FIG. 1 is a block diagram of a computer controlled display system as may be utilized in the currently preferred embodiment of the present invention.
FIG. 2a illustrates the default view of the document workspace of the currently preferred embodiment of the present invention.
FIG. 2b illustrates the default view of the document workspace with a received page area.
FIG. 3 is an illustration of a view showing the tertiary space (i.e. the bookcase) in the focus space of the document workspace.
FIGS. 4-5 illustrate a touch drop gesture as may be performed in the document workspace of the currently preferred embodiment of the present invention.
FIGS. 6-7 illustrate the context sensitive nature of the touch drop gesture as may be performed in the document workspace of the currently preferred embodiment of the present invention.
FIGS. 8-9 illustrate a flick gesture as may be performed in the document workspace of the currently preferred embodiment of the present invention.
FIGS. 10-12 illustrate the creation of piles as may be performed in the document workspace of the currently preferred embodiment of the present invention.
A computer controlled display system for displaying a three-dimensional document workspace is disclosed. One or more documents objects are present in the document workspace. The present invention provides for interaction with the collections, e.g. viewing, moving and storing, while balancing the necessary tradeoffs of rapid access, number of collections and associated documents, and available screen space.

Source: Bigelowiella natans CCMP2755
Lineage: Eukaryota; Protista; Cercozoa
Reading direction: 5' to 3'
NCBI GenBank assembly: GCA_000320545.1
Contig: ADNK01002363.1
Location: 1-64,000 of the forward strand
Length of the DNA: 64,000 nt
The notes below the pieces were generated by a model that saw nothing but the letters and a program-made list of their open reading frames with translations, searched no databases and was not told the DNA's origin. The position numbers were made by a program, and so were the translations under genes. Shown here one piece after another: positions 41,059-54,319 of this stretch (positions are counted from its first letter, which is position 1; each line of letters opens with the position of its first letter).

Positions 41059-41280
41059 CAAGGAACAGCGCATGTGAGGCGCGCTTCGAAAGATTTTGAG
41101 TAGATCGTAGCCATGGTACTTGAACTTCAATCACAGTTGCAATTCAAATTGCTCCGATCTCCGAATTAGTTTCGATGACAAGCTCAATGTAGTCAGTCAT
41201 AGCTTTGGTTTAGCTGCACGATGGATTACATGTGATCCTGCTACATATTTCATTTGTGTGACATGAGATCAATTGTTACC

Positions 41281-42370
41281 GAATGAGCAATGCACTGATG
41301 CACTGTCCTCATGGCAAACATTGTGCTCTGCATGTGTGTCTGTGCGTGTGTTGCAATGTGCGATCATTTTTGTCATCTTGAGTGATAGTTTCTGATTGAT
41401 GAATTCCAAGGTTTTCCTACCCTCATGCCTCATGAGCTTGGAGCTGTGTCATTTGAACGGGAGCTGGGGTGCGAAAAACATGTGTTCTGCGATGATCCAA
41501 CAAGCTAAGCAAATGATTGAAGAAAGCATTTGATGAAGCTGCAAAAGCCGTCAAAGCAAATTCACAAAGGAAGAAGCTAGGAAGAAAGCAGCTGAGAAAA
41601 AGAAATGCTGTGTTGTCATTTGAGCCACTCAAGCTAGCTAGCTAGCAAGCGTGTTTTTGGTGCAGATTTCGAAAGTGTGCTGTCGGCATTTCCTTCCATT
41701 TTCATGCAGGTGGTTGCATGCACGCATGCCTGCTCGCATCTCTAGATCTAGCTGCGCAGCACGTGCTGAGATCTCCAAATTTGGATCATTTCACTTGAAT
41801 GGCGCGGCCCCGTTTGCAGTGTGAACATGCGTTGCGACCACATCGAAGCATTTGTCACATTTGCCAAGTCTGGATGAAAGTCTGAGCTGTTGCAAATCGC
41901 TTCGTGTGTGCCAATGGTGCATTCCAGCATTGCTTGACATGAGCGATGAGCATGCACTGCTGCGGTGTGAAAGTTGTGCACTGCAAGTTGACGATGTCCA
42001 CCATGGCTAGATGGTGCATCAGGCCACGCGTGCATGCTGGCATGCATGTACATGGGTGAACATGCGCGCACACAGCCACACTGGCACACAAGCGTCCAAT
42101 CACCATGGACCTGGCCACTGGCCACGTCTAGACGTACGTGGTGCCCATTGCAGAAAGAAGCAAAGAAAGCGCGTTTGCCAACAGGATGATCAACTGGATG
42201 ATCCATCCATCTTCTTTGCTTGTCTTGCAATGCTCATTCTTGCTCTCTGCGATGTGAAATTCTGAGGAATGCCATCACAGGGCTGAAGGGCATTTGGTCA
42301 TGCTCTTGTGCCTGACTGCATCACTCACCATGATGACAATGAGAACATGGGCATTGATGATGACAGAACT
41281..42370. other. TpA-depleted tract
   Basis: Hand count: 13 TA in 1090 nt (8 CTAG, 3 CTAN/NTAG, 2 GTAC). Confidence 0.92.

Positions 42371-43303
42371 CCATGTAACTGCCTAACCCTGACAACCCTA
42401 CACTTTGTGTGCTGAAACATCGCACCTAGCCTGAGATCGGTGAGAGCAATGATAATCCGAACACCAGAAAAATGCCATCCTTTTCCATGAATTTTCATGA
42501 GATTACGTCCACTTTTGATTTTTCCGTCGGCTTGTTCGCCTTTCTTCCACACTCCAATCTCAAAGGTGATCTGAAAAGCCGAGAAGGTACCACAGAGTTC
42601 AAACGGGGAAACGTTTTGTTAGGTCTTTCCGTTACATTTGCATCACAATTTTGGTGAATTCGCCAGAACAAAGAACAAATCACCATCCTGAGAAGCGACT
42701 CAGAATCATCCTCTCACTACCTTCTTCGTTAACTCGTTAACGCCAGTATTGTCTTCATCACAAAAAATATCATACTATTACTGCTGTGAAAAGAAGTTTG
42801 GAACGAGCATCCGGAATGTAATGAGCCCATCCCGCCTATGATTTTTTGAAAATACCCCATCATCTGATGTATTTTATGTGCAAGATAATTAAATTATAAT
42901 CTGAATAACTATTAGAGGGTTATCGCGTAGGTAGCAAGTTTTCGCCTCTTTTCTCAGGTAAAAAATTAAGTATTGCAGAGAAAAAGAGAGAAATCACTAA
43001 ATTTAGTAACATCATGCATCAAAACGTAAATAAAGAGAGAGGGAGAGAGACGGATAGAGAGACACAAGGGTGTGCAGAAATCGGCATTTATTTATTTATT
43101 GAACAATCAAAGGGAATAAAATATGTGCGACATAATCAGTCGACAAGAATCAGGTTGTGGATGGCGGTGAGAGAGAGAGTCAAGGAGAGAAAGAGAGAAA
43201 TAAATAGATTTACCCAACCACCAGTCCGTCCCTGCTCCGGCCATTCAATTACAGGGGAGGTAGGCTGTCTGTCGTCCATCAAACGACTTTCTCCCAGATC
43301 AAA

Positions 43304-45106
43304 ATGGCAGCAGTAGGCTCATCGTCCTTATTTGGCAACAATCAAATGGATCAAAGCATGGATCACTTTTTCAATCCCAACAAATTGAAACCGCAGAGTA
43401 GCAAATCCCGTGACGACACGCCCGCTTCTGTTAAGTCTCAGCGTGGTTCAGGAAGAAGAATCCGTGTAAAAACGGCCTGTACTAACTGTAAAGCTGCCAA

The currently preferred embodiment of the present invention is implemented for use with collections of pages (i.e. documents) obtained from the portion of the Internet known as the World Wide Web (hereinafter the Web). However, it should be noted that the present invention is not limited to use on the Web and may be utilized in any system which provides access to collections of documents. For example, the present invention may be used in a system wherein documents are obtained through a CD-ROM media.
The following terms defined herein are familiar to users of the Web and take on these familiar meanings:
World-Wide Web or Web: The portion of the Internet that is used to store and access linked multi-media documents.
Page: A document accessible on the Web. A Page may have multi-media content as well as relative and absolute links to other pages.
Link: An indicator on a Web page which refers to another Web page and which can typically be retrieved in a point and click fashion. The Link will specify the Uniform Resource Locator (URL) of the other Web page.
Web Browser or Browser: A tool which enables a user to traverse through and view documents residing on the Web. Other rendering means associated with the Browser will permit listening to audio portions of a document or viewing video or image portions of a document.